The devotion of Islam to Jerusalem and the Temple Mount has been in evidence for centuries. Islamic tradition has a specific genre of praise literature going back to the seventh and eight centuries called Fada’il Bayt al-Maqdis (“Praises of Jerusalem”). Jerusalem is not mentioned specifically by that name in the Koran, yet in this genre and in other literature it holds an essential place in the Islamic view of final judgement, redemption, resurrection, heaven and hell.  And speaking of names, one of Islam’s names for Jerusalem is Bayt al-Maqdes, from the Hebrew Beit Hamikdash, which means Temple.

One such tradition, cited by the 11th-century  Ibn al-Muragga, and quoted by Ofer Livne-Kafri (another source in the list below), clearly links up to Christian beliefs. It expresses the idea that the hour of resurrection “will not come until seven walls of precious stones, gold, silver, clouds, and light are set around Jerusalem.” In another place, Ibn al-Muragga writes that God will send winds that will “uncover every stone and building and they will purify them from all the damages of men. Then he will build around it seven walls: a wall of light, upon which are the angels of holiness, and a wall of clouds and a wall of topaz and a wall of sapphire and a wall of pearls and a wall of silver and a wall of gold,” going on to mention that at that time Jesus will appear in Jerusalem.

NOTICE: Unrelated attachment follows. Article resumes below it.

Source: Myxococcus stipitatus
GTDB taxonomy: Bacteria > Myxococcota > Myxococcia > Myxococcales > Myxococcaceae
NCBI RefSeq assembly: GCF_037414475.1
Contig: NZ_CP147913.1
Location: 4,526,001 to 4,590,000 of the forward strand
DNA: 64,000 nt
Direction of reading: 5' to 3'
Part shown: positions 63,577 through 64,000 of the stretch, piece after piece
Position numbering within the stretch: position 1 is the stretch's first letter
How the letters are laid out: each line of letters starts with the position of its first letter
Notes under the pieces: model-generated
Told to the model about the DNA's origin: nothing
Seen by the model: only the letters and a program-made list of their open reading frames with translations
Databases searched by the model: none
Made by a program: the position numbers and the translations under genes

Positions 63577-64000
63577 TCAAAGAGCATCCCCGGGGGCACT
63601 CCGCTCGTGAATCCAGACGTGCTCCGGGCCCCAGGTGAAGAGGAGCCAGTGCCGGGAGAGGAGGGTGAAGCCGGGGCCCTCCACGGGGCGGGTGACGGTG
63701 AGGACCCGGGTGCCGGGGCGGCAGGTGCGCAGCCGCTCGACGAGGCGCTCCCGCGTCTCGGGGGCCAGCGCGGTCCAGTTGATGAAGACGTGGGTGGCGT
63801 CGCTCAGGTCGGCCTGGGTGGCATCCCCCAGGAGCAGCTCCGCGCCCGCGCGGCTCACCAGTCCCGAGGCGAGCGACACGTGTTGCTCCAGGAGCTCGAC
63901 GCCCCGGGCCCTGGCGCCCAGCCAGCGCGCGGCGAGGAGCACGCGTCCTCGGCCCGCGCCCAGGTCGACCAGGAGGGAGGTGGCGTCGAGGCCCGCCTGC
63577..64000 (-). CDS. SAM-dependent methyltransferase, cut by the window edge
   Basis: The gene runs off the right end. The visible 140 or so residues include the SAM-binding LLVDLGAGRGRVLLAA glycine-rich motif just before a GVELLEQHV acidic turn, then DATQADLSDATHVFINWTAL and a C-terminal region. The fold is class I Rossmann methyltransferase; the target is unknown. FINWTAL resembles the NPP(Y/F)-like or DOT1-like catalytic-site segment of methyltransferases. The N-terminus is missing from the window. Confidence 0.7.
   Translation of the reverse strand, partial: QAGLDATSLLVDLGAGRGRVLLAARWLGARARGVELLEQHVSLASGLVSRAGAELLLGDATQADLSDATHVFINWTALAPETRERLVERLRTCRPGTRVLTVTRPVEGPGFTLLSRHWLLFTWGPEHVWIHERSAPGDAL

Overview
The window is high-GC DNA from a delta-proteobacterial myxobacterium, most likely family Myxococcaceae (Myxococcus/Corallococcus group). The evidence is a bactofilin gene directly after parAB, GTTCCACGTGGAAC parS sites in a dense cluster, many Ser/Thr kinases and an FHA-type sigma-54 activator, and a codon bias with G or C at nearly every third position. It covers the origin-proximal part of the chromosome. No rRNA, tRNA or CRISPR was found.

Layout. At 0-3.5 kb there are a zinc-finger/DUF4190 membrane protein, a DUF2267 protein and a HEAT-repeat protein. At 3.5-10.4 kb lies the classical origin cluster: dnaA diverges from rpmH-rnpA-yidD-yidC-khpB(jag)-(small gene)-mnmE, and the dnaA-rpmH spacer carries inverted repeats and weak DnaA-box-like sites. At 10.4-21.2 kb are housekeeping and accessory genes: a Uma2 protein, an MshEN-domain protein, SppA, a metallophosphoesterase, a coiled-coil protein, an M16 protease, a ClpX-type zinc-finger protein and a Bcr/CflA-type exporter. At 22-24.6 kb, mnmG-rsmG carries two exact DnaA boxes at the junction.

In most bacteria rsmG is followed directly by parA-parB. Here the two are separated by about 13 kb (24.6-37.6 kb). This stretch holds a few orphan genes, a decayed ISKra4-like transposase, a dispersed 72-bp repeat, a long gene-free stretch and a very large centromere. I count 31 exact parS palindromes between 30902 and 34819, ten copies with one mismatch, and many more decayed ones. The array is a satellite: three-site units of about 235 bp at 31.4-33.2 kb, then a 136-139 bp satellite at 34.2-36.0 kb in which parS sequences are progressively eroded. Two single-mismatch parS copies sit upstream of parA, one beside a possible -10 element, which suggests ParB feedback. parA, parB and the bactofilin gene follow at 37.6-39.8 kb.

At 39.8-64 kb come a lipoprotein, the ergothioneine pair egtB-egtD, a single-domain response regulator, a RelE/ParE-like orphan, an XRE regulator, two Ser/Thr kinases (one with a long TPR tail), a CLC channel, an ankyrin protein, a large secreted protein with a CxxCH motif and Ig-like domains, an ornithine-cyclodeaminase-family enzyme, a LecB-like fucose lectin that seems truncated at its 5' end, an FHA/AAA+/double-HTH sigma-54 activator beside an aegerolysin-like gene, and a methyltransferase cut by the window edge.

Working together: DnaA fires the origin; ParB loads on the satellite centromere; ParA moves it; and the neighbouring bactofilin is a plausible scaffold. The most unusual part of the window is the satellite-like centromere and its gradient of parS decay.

From the same source, Livne-Kafri shows us inspiration from Judaism: “Rejoice, Jerusalem and the Rock … and it is called the Temple…and I shall restore bayta l-maqdisto its former sovereignty (mulk) and I shall crown it with gold and silver and pearls, and I shall send to you my people, and I shall place my throne on the Rock, and I am God, the Lord, and David is the king of the sons of Israel.”